Braden Holtby's two early saves on Rickard Rakell in overtime

Rakell wanted the Ducks to win this game. Less than a minute into overtime, he had a lane to shoot on Holtby. Holtby made the initial save, but the rebound bounced to the faceoff circle. Both of the trailing players in red skated past. Holtby took a step forward to try to clear the puck from danger, but then saw Rakell had a step on him to collect his own rebound. He stopped, then kicked out the pad to make an incredible save to deny Rakell again about 10 feet out of the crease.

Alex Ovechkin's bullet

Sometimes when you play against a player like Ovechkin, there's nothing you can do. At the end of his shift, Ovechkin elected to carry the puck into the offensive zone rather than passing it off to change up. He was forced to the boards by Brandon Montour and decided just to tee-up the mini slap shot. When you're the greatest goal scorer of a generation, however, even a shot from the top of the faceoff circle near the boards is a dangerous shot. 

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4 reasons the Caps lost to the Devils

4 reasons the Caps lost to the Devils

The Capitals returned from the bye week and battled back from a 3-1 deficit to earn a well-deserved point in a 4-3 overtime loss to the New Jersey Devils. Here are the reasons why Washington finished the game on the losing end.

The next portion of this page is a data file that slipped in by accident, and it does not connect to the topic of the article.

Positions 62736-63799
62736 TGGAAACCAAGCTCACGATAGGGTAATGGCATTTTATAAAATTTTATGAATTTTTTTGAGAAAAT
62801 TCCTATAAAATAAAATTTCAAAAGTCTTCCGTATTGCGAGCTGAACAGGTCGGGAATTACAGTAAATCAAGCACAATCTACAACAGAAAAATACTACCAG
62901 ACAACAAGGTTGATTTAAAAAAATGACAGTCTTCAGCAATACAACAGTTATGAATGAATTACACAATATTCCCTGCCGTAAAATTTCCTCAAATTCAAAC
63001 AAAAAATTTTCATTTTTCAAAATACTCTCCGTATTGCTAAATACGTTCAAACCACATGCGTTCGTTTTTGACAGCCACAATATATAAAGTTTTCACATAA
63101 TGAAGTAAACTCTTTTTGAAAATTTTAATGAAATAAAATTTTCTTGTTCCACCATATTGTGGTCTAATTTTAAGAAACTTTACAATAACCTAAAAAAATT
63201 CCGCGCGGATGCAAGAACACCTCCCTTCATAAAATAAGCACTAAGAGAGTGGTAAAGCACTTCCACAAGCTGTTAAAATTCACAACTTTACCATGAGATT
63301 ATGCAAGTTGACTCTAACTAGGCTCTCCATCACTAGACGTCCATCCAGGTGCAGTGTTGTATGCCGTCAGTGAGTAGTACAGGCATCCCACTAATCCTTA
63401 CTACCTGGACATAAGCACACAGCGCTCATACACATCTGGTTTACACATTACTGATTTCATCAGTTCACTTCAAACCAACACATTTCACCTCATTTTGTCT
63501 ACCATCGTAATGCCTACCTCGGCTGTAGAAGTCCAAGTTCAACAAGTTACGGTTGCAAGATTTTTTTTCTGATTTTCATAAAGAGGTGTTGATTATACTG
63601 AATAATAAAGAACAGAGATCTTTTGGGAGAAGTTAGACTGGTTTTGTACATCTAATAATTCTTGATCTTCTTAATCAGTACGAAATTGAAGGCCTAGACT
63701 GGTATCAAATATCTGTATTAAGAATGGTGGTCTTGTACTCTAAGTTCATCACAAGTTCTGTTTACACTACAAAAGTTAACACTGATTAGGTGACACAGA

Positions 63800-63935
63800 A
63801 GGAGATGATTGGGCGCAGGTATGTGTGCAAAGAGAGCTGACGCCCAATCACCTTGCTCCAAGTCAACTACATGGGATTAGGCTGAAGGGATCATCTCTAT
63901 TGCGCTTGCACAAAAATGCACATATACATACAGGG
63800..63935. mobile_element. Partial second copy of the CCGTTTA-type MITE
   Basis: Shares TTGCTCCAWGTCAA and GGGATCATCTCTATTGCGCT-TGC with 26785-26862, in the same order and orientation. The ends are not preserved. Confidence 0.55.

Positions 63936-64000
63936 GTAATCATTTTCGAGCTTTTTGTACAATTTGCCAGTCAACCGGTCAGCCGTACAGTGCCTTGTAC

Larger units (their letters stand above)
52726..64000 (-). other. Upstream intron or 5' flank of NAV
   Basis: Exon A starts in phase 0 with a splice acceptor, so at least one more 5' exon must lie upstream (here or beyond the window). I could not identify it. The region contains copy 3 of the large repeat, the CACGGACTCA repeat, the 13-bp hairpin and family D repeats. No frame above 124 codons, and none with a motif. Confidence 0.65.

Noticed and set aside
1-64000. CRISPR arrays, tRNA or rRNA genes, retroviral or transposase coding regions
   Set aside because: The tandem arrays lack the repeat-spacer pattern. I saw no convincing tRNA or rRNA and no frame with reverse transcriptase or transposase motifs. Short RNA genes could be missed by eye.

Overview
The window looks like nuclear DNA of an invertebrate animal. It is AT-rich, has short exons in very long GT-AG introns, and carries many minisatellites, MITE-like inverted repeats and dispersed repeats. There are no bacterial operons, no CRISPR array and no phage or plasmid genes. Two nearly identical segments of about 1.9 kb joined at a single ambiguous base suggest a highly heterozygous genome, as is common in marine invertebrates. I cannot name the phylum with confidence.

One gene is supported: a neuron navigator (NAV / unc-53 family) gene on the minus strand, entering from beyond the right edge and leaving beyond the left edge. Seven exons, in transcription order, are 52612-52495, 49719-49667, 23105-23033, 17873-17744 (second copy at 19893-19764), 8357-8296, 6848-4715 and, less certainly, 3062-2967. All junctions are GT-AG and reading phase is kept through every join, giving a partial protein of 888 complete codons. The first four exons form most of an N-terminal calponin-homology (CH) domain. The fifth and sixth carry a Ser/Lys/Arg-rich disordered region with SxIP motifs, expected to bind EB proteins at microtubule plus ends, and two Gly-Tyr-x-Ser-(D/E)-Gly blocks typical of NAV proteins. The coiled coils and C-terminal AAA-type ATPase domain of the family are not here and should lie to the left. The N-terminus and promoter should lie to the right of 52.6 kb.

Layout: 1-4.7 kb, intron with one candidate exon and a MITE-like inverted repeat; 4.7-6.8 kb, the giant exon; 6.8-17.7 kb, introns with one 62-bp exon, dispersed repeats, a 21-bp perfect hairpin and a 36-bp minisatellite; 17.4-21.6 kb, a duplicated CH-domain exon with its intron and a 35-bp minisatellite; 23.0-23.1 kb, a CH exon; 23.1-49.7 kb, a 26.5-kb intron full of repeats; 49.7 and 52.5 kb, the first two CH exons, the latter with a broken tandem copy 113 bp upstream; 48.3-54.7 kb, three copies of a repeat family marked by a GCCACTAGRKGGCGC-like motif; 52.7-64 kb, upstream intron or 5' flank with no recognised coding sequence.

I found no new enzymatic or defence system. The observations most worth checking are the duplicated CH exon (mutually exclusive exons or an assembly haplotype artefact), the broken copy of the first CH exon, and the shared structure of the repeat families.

Getting behind the defense

Three of New Jersey's four goals came on breakaways. Marcus Johansson launched Drew Stafford on a break after a bad pass from Devante Smith-Pelly was misplayed by Dmitry Orlov at the blue line. Sami Vatanen took the puck off a Devils' faceoff win and saw Miles Wood had a step on the defense. Vatanen flipped the puck over everyone's heads into open space creating a footrace that he knew Wood would win for the breakaway. The game very fittingly ended on another breakaway in overtime. The Caps lost not one, but two board battles as Vatanen tipped the puck past Dmitry Orlov on the boards up to Hall who then tipped the puck past Evgeny Kuznetsov to set himself up for the break. More on that later.

Holding their fire